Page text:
Irrational exhuberance or sober restraint? The contrasting tastes of 18th century neighbours

by Philip Gowman on 16 November, 2010

in Art history, Ceramics, Joseon Dynasty

Leaving aside the question of whether you would fork out £53 million (including taxes and buyer’s premium) for an object that a careless cat could smash to smithereens in an instant, which vase would you rather have on your mantelpiece?

Qing-v-Joseon

On the left, the exhuberant, flamboyant, labour-intensive masterpiece produced by Qing dynasty ceramic artisans (and sold in a west London auction room to an anonymous buyer for a £43 million hammer price last week). On the right, the simple, almost austere vase produced by a Joseon dynasty master potter at about the same time (currently in a private collection but on show to the G20 heads of state in Seoul, also last week). Both were made in the first half of the 18th century, and are around the same size: the Chinese one is 16 inches tall, the Korean one about half an inch taller.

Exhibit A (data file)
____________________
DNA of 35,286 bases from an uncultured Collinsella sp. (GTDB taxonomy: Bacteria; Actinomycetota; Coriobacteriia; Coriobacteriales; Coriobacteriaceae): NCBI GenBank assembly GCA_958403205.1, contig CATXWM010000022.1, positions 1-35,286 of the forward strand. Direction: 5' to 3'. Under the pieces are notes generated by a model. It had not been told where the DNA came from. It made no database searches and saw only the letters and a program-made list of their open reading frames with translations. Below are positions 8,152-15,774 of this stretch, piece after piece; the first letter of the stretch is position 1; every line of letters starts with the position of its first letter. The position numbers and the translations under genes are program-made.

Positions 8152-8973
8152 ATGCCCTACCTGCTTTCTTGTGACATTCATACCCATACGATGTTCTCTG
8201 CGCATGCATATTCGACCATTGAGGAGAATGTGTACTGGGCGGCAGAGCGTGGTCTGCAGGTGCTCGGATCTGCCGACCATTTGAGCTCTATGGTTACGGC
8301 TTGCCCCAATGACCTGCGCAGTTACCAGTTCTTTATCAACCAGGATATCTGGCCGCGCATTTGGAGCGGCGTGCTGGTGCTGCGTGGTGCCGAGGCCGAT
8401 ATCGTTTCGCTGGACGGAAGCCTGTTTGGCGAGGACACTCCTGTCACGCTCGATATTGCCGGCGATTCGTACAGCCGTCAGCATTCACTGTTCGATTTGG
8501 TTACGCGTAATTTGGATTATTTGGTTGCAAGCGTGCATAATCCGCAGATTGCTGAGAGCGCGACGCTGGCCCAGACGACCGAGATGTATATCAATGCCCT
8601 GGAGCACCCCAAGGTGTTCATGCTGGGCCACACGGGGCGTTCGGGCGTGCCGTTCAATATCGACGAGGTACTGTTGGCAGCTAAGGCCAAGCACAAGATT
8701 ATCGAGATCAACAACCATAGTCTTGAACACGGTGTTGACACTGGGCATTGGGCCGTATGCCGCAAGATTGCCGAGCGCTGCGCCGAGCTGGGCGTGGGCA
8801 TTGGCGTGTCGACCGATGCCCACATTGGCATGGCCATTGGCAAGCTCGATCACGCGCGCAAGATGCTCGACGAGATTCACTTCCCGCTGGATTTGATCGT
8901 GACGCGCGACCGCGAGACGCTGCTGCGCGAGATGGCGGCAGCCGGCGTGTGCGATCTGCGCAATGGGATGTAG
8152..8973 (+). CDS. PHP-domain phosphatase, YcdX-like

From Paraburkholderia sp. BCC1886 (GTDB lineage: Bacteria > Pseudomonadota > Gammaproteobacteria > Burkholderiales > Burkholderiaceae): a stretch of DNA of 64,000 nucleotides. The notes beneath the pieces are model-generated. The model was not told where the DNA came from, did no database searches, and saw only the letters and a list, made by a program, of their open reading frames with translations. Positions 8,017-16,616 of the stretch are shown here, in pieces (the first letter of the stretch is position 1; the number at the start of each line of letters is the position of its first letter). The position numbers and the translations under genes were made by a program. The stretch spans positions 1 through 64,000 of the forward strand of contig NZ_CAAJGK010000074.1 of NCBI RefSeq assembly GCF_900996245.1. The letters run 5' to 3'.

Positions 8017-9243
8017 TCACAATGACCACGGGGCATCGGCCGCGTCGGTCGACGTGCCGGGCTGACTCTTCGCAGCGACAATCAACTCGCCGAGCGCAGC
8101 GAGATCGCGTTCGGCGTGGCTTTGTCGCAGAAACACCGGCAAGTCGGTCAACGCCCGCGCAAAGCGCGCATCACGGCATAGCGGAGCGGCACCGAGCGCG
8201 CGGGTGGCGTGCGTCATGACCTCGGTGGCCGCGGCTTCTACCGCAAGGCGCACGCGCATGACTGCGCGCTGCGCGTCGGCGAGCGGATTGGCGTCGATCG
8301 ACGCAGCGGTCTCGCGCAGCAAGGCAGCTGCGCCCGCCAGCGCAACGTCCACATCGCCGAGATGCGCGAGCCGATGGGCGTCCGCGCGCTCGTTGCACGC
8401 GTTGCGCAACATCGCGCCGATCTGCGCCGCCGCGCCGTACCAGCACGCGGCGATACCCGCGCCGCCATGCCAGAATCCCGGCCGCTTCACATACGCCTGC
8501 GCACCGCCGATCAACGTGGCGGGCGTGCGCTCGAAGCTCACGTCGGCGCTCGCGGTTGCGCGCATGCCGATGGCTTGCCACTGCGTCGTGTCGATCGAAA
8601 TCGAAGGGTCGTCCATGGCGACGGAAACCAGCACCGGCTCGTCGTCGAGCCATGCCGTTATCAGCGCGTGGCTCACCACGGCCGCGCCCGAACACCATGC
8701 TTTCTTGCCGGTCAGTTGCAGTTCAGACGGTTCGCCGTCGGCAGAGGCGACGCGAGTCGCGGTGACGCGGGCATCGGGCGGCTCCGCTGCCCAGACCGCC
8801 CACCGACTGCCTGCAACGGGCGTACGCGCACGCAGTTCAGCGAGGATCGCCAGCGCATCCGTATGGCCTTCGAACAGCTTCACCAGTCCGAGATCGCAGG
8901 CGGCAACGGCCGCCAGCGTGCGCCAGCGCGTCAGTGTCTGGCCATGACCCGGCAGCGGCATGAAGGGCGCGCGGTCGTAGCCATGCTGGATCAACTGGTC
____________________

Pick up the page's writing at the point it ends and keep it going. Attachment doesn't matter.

No doubt there were Koreans who admired the colour and quality of Chinese luxury goods, but the official line was that the Manchu Qing were northern barbarians with vulgar taste. Joseon dynasty pottery (famous for the moon jars) was predominantly white with maybe a one-colour design.

I’m sure no photo can do either work justice, but based purely on the images available and having seen neither in the flesh, I’m definitely on the side of restraint.

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